Tuesday, February 22, 2022

Justin Trudeau Then and Now - The Influence of the World Economic Forum on Canada's Future

Back in January 2016, newly minted Canadian Prime Minister Justin Trudeau gave a fascinating speech to the annual meeting of the "Davos Crowd", the world's self-annointed, self-appointed ruling/parasite class.  Let's look at some very interesting excerpts from both his speech and the question and answer period that followed.


Let's start by looking the introduction of Justin Trudeau by Klaus Schwab, founder of the World Economic Forum (aka the Kult of Klaus) with all bolds being mine:


"Prime Minister, good afternoon ladies and gentlemen, friends.  As you know, the theme of this annual meeting is mastering the Fourth Industrial Revolution.  I couldn't imagine anybody who could represent more the world which we come out of this Fourth Industrial Revolution.  It certainly will be a world, hopefully, not certainly, hopefully if we take the right decisions, which will be a diverse world characterized by plurality.  It will be a world which will (indistinct) combined significant investments into the future, into (indistinct) infrastructure with fostering entrepreneurial activity at the same time social responsibility   It will be a young world.  It will be a digital world.  Now, who could represent such a world better than you, Prime Minister.  We are very glad that at the beginning of this meeting you are talking to us to represent also a new open Canada.  I want to use this opportunity also to thank our Canadian constituency which always has been a very loyal and very much engaged constituency here at the Forum.  But now, I think with you, together with our constituents, Prime Minster, we can make sure that in the future we strengthen the cooperation even more with your country."

Wow.  That is quite an endorsement for Canada's easily manipulated Prime Minister, isn't it?


Here is the address in its entirety, highlights of which I have provided for your illumination below:


In the interest of avoiding further nausea and given the events that have occurred in Canada over the past few weeks, you can skip ahead to the 5 minute and 36 second mark.  Please note that all bolds throughout this portion of the posting are mine.


"I believe in positive, ambitious leadership. I don’t believe leaders should prey on the anxiety of the disenfranchised.


Leadership should be focused on extending the ladder of opportunity to everyone. On pursuing policies that create growth, and on ensuring that growth produces tangible results for everyone.


Positive leadership creates a virtuous cycle. The more results we achieve for people, the more we grow the middle class, and create real chances for those working hard to join the middle class, the more people will grant you a license for further ambition.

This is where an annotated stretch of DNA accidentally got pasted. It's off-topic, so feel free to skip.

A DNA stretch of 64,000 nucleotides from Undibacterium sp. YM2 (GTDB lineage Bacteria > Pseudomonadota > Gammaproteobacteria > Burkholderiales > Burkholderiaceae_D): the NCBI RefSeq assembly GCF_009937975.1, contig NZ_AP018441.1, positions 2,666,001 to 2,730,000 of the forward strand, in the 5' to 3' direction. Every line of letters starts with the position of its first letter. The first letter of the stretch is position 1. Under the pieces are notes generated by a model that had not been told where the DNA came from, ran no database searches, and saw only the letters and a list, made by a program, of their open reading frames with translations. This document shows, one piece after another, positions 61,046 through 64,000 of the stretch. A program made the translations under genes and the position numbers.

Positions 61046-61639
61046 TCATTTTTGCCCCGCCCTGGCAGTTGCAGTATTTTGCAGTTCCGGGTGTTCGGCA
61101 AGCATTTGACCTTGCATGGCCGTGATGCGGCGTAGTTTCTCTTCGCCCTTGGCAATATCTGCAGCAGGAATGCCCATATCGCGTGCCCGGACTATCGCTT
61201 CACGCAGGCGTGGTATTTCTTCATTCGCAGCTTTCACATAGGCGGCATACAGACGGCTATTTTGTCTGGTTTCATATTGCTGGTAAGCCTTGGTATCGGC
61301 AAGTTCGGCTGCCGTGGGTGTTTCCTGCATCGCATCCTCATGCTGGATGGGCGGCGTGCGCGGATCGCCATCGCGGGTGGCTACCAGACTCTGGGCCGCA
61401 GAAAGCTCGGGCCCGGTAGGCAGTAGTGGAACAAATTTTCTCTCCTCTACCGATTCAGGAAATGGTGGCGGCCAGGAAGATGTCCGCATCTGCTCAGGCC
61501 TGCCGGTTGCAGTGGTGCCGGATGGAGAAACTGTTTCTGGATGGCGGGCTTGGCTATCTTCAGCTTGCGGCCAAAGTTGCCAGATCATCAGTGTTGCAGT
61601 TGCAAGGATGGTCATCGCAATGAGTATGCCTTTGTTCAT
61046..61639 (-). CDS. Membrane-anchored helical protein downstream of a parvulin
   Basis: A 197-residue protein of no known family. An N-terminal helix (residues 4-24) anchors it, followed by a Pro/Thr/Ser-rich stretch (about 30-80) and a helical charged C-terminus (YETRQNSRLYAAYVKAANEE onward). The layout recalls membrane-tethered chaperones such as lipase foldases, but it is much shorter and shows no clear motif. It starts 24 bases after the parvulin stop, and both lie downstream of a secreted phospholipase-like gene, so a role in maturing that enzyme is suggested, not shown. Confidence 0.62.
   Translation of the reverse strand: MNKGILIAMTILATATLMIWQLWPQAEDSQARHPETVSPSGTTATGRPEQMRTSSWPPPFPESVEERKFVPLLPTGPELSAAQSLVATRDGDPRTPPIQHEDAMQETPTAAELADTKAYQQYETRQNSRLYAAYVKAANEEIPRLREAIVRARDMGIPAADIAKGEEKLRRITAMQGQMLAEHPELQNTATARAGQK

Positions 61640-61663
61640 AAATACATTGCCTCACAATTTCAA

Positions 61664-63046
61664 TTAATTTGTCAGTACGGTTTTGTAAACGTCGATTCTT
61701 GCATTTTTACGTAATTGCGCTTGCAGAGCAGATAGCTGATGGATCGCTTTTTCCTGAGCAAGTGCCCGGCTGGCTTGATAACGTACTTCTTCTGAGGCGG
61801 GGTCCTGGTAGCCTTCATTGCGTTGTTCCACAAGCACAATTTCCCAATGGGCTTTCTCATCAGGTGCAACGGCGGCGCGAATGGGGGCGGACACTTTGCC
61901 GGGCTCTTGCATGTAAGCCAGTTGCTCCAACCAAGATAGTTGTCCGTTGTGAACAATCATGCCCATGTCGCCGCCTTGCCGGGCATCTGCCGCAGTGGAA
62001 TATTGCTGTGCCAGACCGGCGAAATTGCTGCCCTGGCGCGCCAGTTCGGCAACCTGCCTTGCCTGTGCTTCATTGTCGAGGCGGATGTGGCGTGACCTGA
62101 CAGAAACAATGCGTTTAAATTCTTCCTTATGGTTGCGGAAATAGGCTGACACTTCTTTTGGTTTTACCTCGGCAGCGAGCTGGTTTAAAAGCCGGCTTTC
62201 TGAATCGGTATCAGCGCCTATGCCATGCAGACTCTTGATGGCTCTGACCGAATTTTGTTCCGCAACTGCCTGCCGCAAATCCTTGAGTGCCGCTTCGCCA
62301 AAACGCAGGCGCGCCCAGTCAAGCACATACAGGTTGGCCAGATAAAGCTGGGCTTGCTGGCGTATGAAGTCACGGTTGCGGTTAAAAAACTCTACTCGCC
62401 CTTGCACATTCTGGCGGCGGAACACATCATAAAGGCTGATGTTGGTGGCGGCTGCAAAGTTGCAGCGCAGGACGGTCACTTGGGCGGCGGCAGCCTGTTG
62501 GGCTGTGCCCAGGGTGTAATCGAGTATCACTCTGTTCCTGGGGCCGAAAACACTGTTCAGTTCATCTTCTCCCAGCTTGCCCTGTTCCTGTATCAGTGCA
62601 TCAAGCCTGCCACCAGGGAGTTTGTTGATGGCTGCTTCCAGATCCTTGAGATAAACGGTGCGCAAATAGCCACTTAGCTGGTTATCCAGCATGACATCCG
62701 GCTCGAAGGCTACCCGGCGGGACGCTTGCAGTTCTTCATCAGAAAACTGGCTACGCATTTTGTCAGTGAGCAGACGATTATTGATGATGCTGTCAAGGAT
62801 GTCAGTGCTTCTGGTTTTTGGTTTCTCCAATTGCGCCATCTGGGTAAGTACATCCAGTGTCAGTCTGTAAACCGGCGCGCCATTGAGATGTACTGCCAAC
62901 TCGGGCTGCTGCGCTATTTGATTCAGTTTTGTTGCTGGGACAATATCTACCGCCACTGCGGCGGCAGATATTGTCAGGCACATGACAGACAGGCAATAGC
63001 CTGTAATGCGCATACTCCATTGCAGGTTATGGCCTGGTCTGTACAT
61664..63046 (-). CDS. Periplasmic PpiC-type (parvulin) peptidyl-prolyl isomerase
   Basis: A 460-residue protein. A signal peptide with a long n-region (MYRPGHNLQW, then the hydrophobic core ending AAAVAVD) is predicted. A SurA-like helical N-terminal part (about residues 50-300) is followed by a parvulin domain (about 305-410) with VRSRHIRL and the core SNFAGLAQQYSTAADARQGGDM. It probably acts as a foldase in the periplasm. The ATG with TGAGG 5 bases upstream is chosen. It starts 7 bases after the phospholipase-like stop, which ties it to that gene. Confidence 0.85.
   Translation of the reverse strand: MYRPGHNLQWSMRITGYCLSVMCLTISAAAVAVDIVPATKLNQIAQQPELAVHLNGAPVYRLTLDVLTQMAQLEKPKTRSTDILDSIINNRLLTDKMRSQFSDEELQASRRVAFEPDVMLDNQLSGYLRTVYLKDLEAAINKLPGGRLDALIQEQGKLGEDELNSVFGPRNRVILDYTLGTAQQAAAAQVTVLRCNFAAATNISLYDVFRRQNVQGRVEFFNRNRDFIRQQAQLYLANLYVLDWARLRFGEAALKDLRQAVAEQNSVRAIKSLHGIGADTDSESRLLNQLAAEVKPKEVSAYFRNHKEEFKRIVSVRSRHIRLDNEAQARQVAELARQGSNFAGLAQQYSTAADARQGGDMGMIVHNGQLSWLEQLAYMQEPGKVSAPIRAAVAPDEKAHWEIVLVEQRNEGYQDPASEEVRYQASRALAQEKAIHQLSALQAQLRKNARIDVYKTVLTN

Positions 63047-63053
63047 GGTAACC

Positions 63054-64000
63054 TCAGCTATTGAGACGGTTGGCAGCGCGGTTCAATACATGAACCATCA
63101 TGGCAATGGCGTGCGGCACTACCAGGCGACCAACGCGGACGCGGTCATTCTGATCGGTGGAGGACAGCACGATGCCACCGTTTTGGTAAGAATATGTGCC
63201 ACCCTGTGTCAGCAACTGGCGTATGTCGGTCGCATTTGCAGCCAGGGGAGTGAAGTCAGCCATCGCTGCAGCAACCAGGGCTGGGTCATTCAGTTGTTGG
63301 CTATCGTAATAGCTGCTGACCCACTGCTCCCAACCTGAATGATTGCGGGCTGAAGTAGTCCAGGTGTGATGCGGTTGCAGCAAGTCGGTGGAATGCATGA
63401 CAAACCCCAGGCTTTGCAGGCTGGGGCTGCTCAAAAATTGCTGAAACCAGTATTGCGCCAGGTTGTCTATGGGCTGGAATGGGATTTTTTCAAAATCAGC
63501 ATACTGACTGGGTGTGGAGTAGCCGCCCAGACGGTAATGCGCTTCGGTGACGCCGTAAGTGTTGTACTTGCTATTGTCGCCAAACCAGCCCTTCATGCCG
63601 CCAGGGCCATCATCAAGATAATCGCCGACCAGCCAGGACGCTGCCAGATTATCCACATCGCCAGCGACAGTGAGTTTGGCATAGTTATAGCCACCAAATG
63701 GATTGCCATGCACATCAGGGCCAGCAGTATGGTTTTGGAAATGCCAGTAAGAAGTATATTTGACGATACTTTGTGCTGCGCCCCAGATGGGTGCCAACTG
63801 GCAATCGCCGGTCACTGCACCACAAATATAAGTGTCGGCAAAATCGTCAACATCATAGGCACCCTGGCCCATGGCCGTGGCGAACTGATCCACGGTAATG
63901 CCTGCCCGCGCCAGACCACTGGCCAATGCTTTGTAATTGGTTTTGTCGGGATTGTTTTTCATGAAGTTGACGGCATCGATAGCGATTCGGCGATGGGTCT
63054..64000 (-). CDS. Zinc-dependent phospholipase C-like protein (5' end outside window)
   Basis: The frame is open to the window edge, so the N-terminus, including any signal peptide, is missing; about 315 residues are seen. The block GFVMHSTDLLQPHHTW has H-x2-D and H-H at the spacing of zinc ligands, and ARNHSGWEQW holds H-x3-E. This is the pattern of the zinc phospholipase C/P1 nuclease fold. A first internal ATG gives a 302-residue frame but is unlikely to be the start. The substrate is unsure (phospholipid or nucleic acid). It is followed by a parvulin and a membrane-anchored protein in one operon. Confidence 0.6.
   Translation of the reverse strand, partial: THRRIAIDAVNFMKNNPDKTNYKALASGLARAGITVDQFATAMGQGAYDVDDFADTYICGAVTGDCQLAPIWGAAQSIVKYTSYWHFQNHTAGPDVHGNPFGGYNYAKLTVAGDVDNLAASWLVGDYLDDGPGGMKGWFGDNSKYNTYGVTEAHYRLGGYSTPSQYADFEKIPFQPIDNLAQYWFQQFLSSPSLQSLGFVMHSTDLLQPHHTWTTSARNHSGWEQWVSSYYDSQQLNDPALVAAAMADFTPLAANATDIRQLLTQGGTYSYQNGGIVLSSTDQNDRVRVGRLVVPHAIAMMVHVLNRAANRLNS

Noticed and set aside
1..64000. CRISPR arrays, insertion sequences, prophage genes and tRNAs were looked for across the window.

We need to trust citizens. We need to give people the tools and ability to help them succeed.


The fourth industrial revolution will not be successful unless it creates real opportunity for the billions who weren’t able to join us here this week.


Frankly, our recent election showed the world that Canadians reject negative and divisive politics and policies.


And that makes me profoundly optimistic and confident."


I like that "weren't able to join us".  Actually, "were definitely not invited to be there" would be more accurate.


With that behind us, now, let's look at the question and answer portion of the address for some even more interesting comments from Justin Trudeau.


When asked how he got elected, here is part of his answer (16 minute 15 second mark):


"I spent the past 8 years as a politician having honest, open conversations with Canadians in which I listened an awful lot and, from a young age, I had the opportunity while my father was Prime Minister to travel across the country and meet with people and listen to people and understand the values, positivity, the optimism that underscores Canadians' world view.  So, in this election, at a time where so much has been made about the power of attacks in politics, of strategic division, of negativity as a powerful motivator to get people out to vote, we decided that by presenting a positive vision not only if it worked out would we be able to get elected but we would then have the kind of strong and inclusive mandate to provide a positive and good government for Canadians.  So, our focus on this was very much let's bring forward who Canadians are and want to be instead of focusing on what we're scared of and I think that has served us in good stead."